34 “Then the King will say to those on his right, ‘Come, you who are blessed by my Father; take your inheritance, the kingdom prepared for you since the creation of the world. 35 For I was hungry and you gave me something to eat, I was thirsty and you gave me something to drink, I was a stranger and you invited me in, 36 I needed clothes and you clothed me, I was sick and you looked after me, I was in prison and you came to visit me.’

37 “Then the righteous will answer him, ‘Lord, when did we see you hungry and feed you, or thirsty and give you something to drink? 38 When did we see you a stranger and invite you in, or needing clothes and clothe you? 39 When did we see you sick or in prison and go to visit you?’

40 “The King will reply, ‘Truly I tell you, whatever you did for one of the least of these brothers and sisters of mine, you did for me.’

41 “Then he will say to those on his left, ‘Depart from me, you who are cursed, into the eternal fire prepared for the devil and his angels. 42 For I was hungry and you gave me nothing to eat, I was thirsty and you gave me nothing to drink, 43 I was a stranger and you did not invite me in, I needed clothes and you did not clothe me, I was sick and in prison and you did not look after me.’

44 “They also will answer, ‘Lord, when did we see you hungry or thirsty or a stranger or needing clothes or sick or in prison, and did not help you?’

45 “He will reply, ‘Truly I tell you, whatever you did not do for one of the least of these, you did not do for me.’

46 “Then they will go away to eternal punishment, but the righteous to eternal life.”

As you probably know, Jesus makes many statements like this. He frequently accused the religious leaders of missing the point and leading the people astray (by likewise missing the point).  He tells the religious leaders in Matthew 23:

23:23“Woe to you, teachers of the law and Pharisees, you hypocrites! You give a tenth of your spices—mint, dill and cumin. But you have neglected the more important matters of the law—justice, mercy and faithfulness. You should have practiced the latter, without neglecting the former.

Jesus is repeating themes that will be continued in the New Testament and are rooted in the Old Testament.  For example, Micah 6:8 has become something of a rallying cry for some Christians. It says:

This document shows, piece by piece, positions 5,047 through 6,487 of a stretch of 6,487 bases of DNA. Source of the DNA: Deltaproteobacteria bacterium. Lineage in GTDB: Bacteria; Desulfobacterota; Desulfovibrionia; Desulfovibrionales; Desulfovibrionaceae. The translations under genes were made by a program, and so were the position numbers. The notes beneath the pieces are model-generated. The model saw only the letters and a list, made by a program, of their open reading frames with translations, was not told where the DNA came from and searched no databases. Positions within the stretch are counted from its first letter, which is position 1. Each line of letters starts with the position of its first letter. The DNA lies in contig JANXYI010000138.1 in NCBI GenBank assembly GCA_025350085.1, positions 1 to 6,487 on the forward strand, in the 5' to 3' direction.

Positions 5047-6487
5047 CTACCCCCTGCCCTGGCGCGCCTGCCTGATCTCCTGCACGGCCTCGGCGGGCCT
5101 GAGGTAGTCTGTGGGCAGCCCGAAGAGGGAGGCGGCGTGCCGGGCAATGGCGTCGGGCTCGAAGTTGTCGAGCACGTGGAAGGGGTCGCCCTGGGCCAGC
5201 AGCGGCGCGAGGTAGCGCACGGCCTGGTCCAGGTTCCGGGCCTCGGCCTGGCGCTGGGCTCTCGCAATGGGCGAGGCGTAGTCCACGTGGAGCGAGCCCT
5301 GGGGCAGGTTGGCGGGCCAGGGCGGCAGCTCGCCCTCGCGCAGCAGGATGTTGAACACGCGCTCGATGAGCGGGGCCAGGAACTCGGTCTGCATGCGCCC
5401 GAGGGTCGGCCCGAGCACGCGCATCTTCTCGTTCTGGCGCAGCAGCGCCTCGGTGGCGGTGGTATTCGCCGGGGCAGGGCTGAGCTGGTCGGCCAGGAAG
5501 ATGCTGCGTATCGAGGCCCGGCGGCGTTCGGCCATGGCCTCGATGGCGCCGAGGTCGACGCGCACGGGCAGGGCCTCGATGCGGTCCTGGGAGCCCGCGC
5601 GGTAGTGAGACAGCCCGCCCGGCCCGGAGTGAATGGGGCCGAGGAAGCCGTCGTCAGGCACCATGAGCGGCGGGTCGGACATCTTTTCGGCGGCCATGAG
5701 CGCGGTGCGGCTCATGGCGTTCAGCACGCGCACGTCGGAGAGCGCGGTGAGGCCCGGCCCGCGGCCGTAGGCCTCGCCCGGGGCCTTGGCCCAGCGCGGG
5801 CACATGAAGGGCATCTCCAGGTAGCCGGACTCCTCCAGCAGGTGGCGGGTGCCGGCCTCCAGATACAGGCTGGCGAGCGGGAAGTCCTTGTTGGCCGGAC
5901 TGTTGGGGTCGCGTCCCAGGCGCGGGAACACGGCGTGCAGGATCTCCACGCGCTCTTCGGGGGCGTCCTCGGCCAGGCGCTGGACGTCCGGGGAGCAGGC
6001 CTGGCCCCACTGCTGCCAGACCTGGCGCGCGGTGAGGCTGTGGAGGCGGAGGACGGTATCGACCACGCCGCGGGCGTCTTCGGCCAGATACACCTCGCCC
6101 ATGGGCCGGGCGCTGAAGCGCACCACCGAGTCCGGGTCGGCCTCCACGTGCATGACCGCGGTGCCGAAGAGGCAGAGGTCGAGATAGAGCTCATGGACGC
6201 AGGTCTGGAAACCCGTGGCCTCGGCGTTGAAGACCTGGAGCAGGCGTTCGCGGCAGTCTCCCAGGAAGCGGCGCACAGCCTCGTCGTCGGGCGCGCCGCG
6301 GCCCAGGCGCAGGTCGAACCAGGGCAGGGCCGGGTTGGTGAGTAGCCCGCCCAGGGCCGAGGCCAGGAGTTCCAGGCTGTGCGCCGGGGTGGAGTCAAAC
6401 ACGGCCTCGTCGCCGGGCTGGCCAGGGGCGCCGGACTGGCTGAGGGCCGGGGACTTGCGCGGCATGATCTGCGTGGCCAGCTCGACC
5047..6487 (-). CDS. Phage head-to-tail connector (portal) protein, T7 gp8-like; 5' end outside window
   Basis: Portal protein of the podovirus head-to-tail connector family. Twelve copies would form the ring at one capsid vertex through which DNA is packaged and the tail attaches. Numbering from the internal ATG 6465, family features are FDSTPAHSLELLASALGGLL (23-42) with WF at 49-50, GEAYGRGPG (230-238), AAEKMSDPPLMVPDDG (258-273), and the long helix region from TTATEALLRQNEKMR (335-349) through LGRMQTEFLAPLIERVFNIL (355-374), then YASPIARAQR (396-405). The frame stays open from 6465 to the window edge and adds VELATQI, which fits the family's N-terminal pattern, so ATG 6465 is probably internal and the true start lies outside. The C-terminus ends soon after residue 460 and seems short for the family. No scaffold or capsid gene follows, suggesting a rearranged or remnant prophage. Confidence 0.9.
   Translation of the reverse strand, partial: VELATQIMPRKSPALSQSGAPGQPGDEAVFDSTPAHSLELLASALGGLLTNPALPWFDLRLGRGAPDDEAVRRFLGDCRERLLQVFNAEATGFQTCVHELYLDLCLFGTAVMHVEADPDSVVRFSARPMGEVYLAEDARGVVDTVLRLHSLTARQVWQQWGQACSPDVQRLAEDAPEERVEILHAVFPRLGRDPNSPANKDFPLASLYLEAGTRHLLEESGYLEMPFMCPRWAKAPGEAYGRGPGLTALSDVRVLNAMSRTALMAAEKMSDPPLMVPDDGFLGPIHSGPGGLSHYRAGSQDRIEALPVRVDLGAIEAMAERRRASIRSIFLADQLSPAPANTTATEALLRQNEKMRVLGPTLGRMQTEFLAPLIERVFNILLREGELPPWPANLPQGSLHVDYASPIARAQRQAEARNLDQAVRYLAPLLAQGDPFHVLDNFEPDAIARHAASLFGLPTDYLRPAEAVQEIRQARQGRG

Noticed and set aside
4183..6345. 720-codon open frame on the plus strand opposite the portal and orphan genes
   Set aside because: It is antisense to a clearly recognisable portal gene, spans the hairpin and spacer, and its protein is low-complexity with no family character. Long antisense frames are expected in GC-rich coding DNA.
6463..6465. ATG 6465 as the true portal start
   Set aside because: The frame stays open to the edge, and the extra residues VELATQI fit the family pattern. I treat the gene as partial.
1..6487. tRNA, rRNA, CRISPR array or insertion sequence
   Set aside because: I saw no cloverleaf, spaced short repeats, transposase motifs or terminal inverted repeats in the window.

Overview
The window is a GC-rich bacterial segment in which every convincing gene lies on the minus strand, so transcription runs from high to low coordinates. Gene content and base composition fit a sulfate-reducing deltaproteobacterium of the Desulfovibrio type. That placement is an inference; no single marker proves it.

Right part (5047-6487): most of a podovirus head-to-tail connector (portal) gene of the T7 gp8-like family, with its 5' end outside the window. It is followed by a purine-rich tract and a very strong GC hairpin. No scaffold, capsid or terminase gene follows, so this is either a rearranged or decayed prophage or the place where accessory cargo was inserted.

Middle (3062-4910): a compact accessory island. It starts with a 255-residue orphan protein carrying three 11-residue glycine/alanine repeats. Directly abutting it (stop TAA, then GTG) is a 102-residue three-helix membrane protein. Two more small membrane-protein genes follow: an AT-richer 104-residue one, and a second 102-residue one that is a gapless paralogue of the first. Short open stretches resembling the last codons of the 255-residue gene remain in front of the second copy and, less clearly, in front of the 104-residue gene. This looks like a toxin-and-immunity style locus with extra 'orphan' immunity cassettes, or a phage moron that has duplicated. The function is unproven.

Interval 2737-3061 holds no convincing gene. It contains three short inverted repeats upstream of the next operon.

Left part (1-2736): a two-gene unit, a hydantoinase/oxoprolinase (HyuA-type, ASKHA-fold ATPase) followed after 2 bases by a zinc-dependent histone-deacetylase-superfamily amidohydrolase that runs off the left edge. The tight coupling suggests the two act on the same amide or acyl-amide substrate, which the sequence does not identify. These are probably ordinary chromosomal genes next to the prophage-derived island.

He has shown you, O mortal, what is good.
     And what does the Lord require of you?
To act justly and to love mercy
     and to walk humbly with your God.

Malachi 3 says:

“So I will come to put you on trial. I will be quick to testify against sorcerers, adulterers and perjurers, against those who defraud laborers of their wages, who oppress the widows and the fatherless, and deprive the foreigners among you of justice, but do not fear me,” says the Lord Almighty.

And Jeremiah 22 says:

This is what the Lord says: Do what is just and right. Rescue from the hand of the oppressor the one who has been robbed. Do no wrong or violence to the foreigner, the fatherless or the widow, and do not shed innocent blood in this place.

In short, Jesus seems to be telling the Israelites that the coming of the Messiah is not going to be what they thought. The things that they relied on didn’t mean anything if they weren’t taking care of the things that God cared about – the poor, the neglected, the widows and orphans, the homeless and displaced.  Their sense of calling didn’t mean anything if they didn’t remember what they were called for.  They could only be called kingdom people if they actually lived the principles of the kingdom.

So What Now…?

As we’ve discussed, Christmas can be a weird time. One of the ways that Christmas is weird is that we try to remember the significance of Christ’s birth while at the same time we’re immersed in a society that worships consumerism.  The entire culture of Christmas is designed around getting what we want.  We make lists of things we want; we go shopping for what we want; we tell our kids that if they’re good boys and girls, they’ll get what they want; and if we don’t get what we want, we’re disappointed.

Now desire isn’t inherently wrong, I think. But I think the problem is that Christmas has become about getting what we want.  This part probably seems obvious to most of us.  But I think the further problem is that, for the people of God, Jesus has become about getting what we want.  We have become like the Israelites who think the coming of the Messiah means that we will finally get what we want.

Inasmuch as that’s what we think – on whatever level – like the Israelites, we might have missed the point of why Jesus comes. Or, to phrase it another way, why did Jesus come?  He did not come to give us what we want; and He didn’t come to give us what we think we deserve.  He did not even, strictly speaking, come to “take us to heaven.”  Simply, Jesus came to establish his kingdom.  Jesus came to take his place on the throne.

And His kingdom is a kingdom of justice, peace, grace, and love. And those who claim to be kingdom people are called – invited – to live as if the kingdom actually matters.  We are called to care for those who desperately need to know that the way that the world tells them things are is not the way things are supposed to be.  And we are called to proclaim that the way things are is not the way things are always going to be.  Because the king is coming.  The king is coming to fulfill His kingdom.

This is what we wait for. This is what we hope for.  And this is what we work for.  That God’s kingdom would be on earth as it is in heaven.  And this is what Christmas is about.  And this is what we anticipate – and celebrate – during Advent.

The king is coming.